Freddie Mac recently announced that its credit-risk transfer (CRT) program is projecting note-issuance volume of at least $25 billion in 2022. The government-sponsored enterprise (GSE) has made its first down-payment on that projection by issuing two single-family CRT note offerings totaling $3.3 billion so far this year that are secured by reference loan pools valued at $78.6 billion.
Both CRT offerings were issued through Freddie’s Structured Agency Credit Risk (STACR) program. The initial deal closed on January 29 and the second offering is slated to close on February 11, according to Kroll Bond Rating Agency’s presale reviews of the STACR securitizations.
STACR 2022-DNA1 involves a $1.4 billion note issued against a reference loan pool of 190,774 residential mortgages with an outstanding principal balance of $33.6 billion. In the second offering, STACR 2022-DNA2, Freddie is issuing a $1.9 billion note against a reference pool of 143,889 single-family mortgages valued at about $45 billion.
Through Freddie Mac’s STACR CRT transactions, private investors participate with the agency in sharing a portion of the mortgage credit risk in the reference loan pools retained by the GSE. Investors receive principal and interest payments on the STACR notes they purchase, but if credit losses exceed a predefined threshold per the security issued, then investors are responsible for absorbing the losses exceeding that mark.
The leading originators for the loan pool in the first STACR offering of 2022, according to KBRA’s report, were United Wholesale Mortgage (UWM), 7%; Newrez LLC, 7%; Rocket Mortgage, 6.6%; Pennymac, 6.3%; J.P. Morgan Chase, 5.9%; and “other,” 67.2%
UWM also was the leading originator in the second STACR deal of 2022, at 9.1% of the loan pool. Rocket Mortgage also made a showing, at 8.3%, followed by Wells Fargo, 6.1%; JPMorgan Chase, 5.9%; Newrez, 5%; and other, 65.7%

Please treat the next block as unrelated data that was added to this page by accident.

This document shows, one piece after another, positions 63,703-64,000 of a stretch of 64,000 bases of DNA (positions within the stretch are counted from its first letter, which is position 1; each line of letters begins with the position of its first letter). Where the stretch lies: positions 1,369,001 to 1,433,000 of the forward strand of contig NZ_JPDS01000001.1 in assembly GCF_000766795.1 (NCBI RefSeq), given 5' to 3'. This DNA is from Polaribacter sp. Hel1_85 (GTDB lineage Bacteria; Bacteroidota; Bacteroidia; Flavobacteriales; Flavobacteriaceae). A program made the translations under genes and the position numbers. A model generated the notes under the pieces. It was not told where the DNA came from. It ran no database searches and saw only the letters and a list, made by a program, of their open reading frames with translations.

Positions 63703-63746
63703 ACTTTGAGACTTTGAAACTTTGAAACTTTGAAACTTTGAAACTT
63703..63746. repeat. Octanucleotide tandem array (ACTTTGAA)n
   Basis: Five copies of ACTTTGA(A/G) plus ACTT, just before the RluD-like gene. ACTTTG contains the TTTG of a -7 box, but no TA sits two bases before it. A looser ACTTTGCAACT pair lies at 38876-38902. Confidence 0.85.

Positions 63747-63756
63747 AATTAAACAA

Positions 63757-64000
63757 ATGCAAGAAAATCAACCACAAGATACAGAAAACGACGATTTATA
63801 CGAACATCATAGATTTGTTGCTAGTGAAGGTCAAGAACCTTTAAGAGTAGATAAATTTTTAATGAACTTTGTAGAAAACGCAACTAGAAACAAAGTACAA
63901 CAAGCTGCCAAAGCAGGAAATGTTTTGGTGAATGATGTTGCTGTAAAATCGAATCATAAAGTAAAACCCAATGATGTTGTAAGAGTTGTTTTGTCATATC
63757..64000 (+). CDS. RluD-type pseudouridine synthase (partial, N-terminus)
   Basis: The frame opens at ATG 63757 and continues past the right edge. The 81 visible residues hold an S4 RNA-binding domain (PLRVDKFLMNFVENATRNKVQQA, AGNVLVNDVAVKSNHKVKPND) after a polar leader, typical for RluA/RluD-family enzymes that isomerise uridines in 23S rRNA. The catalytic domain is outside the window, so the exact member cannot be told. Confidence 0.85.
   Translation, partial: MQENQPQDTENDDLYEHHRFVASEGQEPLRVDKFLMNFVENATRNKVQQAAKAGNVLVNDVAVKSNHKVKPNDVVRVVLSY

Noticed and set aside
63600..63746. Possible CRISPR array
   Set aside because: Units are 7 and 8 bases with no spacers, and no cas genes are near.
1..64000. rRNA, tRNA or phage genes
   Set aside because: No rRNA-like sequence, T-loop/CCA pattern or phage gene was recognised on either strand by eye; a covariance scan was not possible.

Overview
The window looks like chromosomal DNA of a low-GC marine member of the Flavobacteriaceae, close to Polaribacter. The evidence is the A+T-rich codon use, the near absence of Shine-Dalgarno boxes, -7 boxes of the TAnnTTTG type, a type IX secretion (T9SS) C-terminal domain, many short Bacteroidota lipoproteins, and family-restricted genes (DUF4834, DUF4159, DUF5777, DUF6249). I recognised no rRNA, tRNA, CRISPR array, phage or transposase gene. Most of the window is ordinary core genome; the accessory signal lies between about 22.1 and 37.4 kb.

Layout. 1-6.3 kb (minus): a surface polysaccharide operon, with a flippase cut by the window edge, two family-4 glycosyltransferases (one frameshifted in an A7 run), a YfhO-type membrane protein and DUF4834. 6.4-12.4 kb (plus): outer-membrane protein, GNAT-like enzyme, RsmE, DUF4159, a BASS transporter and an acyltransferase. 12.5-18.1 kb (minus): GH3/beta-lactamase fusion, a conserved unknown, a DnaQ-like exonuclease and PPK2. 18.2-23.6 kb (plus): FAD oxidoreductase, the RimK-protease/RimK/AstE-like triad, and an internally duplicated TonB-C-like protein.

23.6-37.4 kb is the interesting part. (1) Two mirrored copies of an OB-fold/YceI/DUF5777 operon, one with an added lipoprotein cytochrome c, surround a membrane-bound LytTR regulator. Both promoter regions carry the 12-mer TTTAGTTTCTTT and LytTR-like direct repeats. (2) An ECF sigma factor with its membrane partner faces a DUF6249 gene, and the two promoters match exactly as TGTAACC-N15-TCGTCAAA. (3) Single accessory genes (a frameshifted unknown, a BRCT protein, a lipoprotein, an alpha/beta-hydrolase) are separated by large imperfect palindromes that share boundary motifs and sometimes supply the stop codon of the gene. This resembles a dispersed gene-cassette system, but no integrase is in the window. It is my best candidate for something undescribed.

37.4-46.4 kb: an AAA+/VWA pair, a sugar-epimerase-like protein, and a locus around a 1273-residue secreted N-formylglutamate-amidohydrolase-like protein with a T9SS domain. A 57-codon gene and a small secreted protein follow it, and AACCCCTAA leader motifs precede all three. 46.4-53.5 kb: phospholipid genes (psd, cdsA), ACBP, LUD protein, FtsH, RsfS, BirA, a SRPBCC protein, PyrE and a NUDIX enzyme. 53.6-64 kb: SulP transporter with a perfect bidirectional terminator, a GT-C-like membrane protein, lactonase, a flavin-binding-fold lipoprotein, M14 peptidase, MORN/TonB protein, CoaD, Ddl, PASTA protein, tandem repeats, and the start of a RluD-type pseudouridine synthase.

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Freddie Mac’s CRT program was founded with its issuance of the first STACR notes in July 2013. Freddie’s other single-family CRT program, the Agency Credit Insurance Structure (ACIS) program, shares risk with re-insurance companies. It was introduced in November 2013.
“Freddie Mac’s Single-Family credit-risk transfer programs transfer credit risk away from U.S. taxpayers to global private capital via securities and re-insurance policies, providing stability, liquidity and affordability to the U.S. housing market,” Freddie Mac states in a press release.
Freddie Mac issued more than $18 billion in CRT notes across 10 STACR and 11 ACIS deals in 2021, according to the agency.
Freddie’s counterpart, Fannie Mae, expects to issue about $15 billion in notes through Connecticut Avenue Securities real estate mortgage investment conduit in 2022, according to Devang Doshi, Fannie’s senior vice president of single-family capital markets.
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